Laws taking effect at the start of the new year show states diverging on some hot-button issues. Restrictions on carrying guns will ease in Texas, for example, but will get tighter in California. It will be easier to register to vote in Oregon, but there will be another step to take at the polls in North Carolina. The opposing directions in the states reflect a nation with increasingly polarized politics. In the debate over gun control, both sides say their arguments are strengthened by a string of mass shootings this year. That includes the December attack at a county health department gathering in San Bernardino, Calif., when a couple who investigators say pledged allegiance to the leader of the Islamic State in Iraq and the Levant killed 14 people. Everytown for Gun Safety, a group backed by billionaire former New York City Mayor Michael Bloomberg, is seeking to be a counterweight to the National Rifle Association’s lobbying of state lawmakers. Whether to raise the minimum wage has become another hot topic in states and cities, with the issue getting no traction in the Republican-led Congress. New voting laws, meanwhile, could help shape the outcomes in state and federal elections in the coming year. Here’s a look at some of the more notable laws taking effect in January:
Texas is joining 44 other states in allowing some firearm owners to carry handguns openly in public places. Under the Texas law, guns can be carried by those with licenses and only in holsters.
California is tightening a ban on firearms in and around schools, and will allow people to ask a judge to take weapons away from relatives who could pose a threat.
California and Oregon will become the first states that automatically register eligible voters when they obtain or renew driver’s licenses. In both states, people will be able to opt out of being registered.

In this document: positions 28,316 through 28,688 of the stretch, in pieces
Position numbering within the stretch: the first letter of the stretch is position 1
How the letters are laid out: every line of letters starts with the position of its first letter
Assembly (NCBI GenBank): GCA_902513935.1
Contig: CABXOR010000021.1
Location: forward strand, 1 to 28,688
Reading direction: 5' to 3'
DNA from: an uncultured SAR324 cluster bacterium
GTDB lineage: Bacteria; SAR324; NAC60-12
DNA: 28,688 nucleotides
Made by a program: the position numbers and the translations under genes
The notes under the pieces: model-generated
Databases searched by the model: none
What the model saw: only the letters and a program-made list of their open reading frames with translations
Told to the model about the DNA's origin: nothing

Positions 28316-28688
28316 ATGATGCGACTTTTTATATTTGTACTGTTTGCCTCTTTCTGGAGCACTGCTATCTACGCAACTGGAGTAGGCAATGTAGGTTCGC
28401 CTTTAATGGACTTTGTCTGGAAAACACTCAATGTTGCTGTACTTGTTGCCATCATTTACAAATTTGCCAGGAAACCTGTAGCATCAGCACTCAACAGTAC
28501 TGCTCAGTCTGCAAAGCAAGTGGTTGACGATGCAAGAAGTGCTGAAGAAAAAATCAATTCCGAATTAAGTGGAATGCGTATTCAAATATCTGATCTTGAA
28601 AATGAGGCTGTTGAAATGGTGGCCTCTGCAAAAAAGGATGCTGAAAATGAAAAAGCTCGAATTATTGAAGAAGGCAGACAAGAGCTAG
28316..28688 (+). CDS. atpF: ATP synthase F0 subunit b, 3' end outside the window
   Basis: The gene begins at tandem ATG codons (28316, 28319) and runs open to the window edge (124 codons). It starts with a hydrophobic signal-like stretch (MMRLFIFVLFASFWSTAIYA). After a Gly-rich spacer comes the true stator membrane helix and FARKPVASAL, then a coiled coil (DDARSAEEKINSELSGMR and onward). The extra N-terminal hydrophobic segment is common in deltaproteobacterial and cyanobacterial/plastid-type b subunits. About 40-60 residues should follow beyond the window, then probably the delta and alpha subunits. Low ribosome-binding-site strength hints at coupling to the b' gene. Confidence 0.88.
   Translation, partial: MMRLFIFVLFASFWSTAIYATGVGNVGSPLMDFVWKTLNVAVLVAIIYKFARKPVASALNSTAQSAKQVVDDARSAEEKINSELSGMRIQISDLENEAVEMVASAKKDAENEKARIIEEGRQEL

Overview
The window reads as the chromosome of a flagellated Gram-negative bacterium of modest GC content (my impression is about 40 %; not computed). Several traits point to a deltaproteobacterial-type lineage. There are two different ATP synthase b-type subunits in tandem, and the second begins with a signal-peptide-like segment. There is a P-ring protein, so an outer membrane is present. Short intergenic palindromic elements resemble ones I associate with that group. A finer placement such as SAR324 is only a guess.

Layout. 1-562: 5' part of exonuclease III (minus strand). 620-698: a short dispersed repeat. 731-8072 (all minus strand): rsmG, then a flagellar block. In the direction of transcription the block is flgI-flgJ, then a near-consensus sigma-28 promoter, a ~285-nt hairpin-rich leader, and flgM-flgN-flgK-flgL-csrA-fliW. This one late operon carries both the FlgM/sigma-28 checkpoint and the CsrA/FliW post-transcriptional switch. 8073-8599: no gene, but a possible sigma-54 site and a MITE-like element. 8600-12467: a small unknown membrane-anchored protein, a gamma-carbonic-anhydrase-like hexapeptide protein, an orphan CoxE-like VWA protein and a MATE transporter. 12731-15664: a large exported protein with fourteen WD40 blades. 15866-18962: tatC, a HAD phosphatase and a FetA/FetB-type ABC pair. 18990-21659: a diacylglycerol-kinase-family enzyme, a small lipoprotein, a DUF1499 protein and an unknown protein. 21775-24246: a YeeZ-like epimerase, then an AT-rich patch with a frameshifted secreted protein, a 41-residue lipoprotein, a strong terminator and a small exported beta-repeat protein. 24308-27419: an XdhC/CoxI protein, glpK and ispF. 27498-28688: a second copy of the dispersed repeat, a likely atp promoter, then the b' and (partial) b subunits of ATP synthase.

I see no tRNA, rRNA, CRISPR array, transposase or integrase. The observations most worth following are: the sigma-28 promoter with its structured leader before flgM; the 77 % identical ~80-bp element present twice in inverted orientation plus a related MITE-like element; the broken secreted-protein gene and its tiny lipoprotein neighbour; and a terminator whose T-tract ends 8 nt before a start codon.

In North Carolina, a voter identification law passed in 2013 that requires people to show a photo ID takes effect.
Hawaii will be the first state to raise its minimum age, from 18 to 21, to buy or use cigarettes or e-cigarettes.
California is joining West Virginia and Mississippi as the only states without a personal-belief exemption for parents who do not want to vaccinate their children. Children whose parents refuse to have them immunized against several diseases will not be allowed to enroll in public or private school.
In California, a new law lets female employees allege pay discrimination based on the wages a company pays other employees who do substantially similar work.
Oregon will become the fifth state with a paid sick leave mandate.
Employers with at least 20 workers in Washington, D.C., and New York City will be required to offer commuter benefits such as tax-free mass transit subsidies.
In Missouri, a new law will link the duration of jobless benefits to the state’s unemployment rate. When fewer people are out of work, benefits will be cut off sooner.
The minimum wage will rise in many cities and states. Some are automatic increases tied to the cost of living.
Fast-food workers in New York state will receive their first pay bump under a new law that eventually will push their minimum wage to $15.
The wages are rising in California, Connecticut, Hawaii, Maryland, Massachusetts, Michigan, Rhode Island, Vermont and West Virginia.
Income tax rates will drop slightly in Oklahoma, where state revenue has fallen sharply, and Massachusetts.
In North Carolina, the tax on gasoline will drop by a penny a gallon to 35 cents. The sales tax on boats will drop in New Jersey as of Feb. 1.
Taxes on cigarettes and other tobacco products will rise in Minnesota, as will hotel taxes in Hawaii.
North Carolina doctors will be required to give the state ultrasound images of fetuses and other data related to abortions performed after the 16th week of pregnancy.
For pregnancies terminated after the 20th week, doctors must explain how continuing the pregnancy would have threatened the life and health of the mother.
Illinois is making it a misdemeanor to leave pets outside during extreme weather. Missouri is requiring dog breeders to provide more space for their animals and is barring them from using wire-strand flooring in dog kennels.